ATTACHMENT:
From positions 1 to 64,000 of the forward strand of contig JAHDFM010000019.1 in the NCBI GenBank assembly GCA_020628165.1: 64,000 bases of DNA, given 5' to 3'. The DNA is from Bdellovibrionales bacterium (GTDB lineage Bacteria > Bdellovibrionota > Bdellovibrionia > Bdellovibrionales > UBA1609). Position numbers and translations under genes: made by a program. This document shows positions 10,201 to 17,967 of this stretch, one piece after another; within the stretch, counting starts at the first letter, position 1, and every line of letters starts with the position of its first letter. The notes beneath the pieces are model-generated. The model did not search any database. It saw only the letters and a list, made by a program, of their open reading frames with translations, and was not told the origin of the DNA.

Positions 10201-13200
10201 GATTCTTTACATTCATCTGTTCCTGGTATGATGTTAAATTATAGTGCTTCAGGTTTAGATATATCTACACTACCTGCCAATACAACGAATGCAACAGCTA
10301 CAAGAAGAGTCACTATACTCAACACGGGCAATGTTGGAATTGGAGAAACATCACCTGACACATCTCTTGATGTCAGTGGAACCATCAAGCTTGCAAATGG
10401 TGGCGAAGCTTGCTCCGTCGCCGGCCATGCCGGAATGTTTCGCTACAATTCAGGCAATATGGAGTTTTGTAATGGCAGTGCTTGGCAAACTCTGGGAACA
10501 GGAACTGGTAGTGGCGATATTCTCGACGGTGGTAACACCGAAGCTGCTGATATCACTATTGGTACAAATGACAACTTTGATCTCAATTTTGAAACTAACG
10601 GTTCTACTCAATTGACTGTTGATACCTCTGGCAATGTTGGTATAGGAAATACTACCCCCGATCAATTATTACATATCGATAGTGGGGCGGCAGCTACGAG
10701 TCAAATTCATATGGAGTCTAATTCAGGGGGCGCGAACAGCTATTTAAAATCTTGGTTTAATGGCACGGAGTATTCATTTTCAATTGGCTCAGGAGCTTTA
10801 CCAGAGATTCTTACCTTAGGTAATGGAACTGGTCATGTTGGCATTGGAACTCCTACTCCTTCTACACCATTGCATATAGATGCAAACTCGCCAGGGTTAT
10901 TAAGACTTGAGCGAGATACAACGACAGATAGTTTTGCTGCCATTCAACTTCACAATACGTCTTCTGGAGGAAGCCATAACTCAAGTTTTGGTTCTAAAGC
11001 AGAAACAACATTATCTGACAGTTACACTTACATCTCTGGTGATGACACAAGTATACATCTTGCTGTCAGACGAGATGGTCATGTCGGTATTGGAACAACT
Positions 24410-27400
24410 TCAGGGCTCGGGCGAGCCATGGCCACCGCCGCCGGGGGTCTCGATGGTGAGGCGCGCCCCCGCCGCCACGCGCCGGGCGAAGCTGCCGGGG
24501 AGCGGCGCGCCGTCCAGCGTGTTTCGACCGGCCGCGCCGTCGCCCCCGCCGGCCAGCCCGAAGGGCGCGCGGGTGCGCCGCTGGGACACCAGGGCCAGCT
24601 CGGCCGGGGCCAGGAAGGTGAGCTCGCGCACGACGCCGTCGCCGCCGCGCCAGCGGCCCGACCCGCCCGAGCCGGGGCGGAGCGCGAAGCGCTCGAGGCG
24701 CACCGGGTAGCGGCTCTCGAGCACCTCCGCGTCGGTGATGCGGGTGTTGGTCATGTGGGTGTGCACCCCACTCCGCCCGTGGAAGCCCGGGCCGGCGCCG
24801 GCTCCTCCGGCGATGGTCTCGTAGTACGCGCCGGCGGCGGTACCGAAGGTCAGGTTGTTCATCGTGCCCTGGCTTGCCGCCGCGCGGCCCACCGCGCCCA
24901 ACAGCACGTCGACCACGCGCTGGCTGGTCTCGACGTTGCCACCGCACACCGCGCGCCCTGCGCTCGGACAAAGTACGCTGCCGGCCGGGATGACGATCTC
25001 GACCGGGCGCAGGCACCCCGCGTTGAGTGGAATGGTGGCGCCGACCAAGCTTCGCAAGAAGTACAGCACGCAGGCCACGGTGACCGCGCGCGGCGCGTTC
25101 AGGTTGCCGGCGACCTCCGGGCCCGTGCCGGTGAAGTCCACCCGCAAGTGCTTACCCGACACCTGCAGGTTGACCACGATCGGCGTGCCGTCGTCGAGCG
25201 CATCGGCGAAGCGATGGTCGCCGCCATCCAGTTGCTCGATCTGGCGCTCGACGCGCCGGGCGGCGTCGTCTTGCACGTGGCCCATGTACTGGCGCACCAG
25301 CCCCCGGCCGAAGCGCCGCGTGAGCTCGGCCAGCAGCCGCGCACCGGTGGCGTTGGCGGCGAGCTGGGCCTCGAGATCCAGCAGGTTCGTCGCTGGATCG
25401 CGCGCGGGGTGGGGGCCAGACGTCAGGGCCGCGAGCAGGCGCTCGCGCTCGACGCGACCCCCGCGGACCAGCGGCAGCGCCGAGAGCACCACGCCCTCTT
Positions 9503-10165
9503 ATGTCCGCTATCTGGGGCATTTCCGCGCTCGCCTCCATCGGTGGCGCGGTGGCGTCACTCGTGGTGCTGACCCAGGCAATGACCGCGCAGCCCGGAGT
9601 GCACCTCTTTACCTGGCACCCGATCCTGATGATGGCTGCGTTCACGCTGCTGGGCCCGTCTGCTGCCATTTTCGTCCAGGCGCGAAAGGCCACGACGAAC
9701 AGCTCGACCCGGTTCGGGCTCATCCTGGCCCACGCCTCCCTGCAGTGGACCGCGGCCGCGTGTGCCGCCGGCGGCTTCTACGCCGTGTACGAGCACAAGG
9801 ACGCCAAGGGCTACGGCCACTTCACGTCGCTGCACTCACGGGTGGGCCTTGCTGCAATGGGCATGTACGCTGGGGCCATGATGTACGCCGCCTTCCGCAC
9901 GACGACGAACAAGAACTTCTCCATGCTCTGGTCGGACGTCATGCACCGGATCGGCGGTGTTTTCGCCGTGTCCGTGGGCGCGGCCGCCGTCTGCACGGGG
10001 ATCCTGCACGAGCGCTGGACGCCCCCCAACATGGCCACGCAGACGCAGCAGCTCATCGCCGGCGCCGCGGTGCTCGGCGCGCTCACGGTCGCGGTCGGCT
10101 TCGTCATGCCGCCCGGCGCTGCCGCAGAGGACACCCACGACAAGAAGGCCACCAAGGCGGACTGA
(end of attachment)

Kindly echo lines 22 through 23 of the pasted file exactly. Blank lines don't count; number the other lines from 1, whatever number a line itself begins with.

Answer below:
25301 CCCCCGGCCGAAGCGCCGCGTGAGCTCGGCCAGCAGCCGCGCACCGGTGGCGTTGGCGGCGAGCTGGGCCTCGAGATCCAGCAGGTTCGTCGCTGGATCG
25401 CGCGCGGGGTGGGGGCCAGACGTCAGGGCCGCGAGCAGGCGCTCGCGCTCGACGCGACCCCCGCGGACCAGCGGCAGCGCCGAGAGCACCACGCCCTCTT